While there may be synergies in the desirable texture for the consumer and that which facilitates ease of production, this may not always be the case. A rich and creamy dairy product, which holds its shape well, flows consistently from the packaging and feels firm to the touch, may bring challenges to the efficiency of delivery from filler-line nozzles.
The use of a texture analyzer can enable the food manufacturing community to gain valuable control of their own production processes. Food processing equipment settings are directly influenced by the physical properties or the product being manipulated. Packaging choices are also strong influencers on customer acceptance and have texture-modifying implications. Packaging the product, the attributes of the packaging in terms of storage performance and environmental concerns are all decisions which can adversely affect the texture of the food at the point of mouthfeel.
Changing end-customer tastes further complicate matters—fat-free, sugar-free, meat-free, gluten-free, dairy-free, additive-free, preservative-free, GMO-free—such freedom of choice can cost a product its desirable texture. Fat content is a major factor in how we perceive quality in relation to texture, the mouthfeel of fatty food invokes a sense of richness associated with higher quality and the transmission of taste is also expedited by the structure of fats.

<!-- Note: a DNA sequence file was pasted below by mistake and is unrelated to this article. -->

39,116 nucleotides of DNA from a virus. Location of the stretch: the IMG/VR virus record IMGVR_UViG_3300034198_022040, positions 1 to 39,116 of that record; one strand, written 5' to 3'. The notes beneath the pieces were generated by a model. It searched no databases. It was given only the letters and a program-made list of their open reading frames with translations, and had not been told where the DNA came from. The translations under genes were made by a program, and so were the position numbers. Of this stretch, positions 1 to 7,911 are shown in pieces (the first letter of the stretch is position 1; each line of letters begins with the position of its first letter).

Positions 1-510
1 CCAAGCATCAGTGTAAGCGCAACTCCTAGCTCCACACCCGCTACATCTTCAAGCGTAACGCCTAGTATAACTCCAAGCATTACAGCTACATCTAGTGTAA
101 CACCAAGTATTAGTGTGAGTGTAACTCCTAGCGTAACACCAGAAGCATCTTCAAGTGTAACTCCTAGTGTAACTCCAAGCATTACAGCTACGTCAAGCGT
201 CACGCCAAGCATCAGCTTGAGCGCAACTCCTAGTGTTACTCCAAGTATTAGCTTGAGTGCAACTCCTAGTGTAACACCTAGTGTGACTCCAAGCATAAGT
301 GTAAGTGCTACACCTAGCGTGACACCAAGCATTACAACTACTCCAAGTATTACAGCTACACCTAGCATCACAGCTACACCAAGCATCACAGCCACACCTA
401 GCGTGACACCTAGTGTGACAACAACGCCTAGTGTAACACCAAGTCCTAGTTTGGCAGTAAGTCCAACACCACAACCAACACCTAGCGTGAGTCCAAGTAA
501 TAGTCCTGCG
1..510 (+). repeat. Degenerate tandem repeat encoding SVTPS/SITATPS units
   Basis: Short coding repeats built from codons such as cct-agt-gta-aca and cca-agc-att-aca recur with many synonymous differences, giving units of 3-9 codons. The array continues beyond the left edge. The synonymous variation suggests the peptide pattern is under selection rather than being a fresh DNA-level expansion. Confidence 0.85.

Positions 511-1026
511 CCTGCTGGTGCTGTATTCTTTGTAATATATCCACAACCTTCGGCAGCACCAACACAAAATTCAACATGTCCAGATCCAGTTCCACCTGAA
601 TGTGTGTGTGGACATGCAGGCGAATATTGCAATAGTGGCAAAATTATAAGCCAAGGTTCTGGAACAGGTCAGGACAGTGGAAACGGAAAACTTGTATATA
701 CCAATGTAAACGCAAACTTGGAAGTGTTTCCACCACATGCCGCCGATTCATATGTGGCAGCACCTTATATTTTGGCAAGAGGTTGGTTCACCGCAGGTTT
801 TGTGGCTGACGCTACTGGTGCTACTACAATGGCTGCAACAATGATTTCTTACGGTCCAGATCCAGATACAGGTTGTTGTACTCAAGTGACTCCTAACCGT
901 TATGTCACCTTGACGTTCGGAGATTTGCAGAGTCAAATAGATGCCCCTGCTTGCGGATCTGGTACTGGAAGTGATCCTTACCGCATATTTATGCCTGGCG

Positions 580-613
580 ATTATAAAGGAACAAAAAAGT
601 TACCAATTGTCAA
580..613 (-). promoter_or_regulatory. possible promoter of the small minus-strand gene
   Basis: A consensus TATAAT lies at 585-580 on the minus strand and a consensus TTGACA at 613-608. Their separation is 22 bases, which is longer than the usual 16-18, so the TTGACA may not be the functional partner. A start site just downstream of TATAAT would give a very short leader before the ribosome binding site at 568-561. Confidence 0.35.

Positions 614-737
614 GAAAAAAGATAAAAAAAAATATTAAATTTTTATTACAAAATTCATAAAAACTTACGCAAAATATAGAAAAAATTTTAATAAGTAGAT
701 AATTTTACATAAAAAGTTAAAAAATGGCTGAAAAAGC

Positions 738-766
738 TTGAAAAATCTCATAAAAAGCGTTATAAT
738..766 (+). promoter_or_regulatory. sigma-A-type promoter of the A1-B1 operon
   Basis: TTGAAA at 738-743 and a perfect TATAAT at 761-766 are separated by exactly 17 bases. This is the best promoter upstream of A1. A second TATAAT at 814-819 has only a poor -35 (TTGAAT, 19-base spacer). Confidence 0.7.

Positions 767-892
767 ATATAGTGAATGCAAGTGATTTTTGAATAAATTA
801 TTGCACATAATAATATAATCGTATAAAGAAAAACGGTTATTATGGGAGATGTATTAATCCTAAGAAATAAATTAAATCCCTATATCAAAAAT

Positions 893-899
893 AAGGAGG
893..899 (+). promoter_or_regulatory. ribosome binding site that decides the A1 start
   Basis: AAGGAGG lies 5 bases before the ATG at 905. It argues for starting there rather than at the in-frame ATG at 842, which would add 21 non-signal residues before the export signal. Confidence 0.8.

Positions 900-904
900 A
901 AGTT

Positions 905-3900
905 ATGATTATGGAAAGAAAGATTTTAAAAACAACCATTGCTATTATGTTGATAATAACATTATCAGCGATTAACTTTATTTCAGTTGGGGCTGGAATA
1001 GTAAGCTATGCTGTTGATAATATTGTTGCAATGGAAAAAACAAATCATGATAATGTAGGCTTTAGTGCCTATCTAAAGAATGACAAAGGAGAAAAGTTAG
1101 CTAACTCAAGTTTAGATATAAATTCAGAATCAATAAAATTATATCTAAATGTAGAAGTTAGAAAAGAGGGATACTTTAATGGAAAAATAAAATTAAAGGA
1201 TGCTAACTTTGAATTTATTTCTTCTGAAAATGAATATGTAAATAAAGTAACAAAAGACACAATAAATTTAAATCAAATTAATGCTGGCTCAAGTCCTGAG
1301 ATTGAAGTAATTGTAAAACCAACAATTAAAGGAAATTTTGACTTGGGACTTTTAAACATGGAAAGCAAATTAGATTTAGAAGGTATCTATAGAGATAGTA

The texture comparison between reduced fat alternatives to a traditional formulation is a valuable application of texture analysis. Semi-solid dairy products, such as sauces, dips and yogurts can be tested for their thickness and consistency against benchmark data, using extrusion methods. The early quality perception for a product of this nature occurs as the consumer serves it, typically by spooning or pouring from its container. The flexibility and choice of accessories allows a producer to closely replicate this consumer interaction, by testing in the product’s own packaging, with the back extrusion method. This test type lowers a probe, acting as a plunger—either a cylinder or a flat, circular plate—into the sample, which is constrained in a cylindrical receptacle. The force is measured as the product is extruded back between the plunger and the cylinder. The peak value reflects the overall firmness, itself an indicator of a desirably thick texture. The area under the force-vs.-displacement graph calculates the energy required to initiate and maintain flow, adding further information for comparison.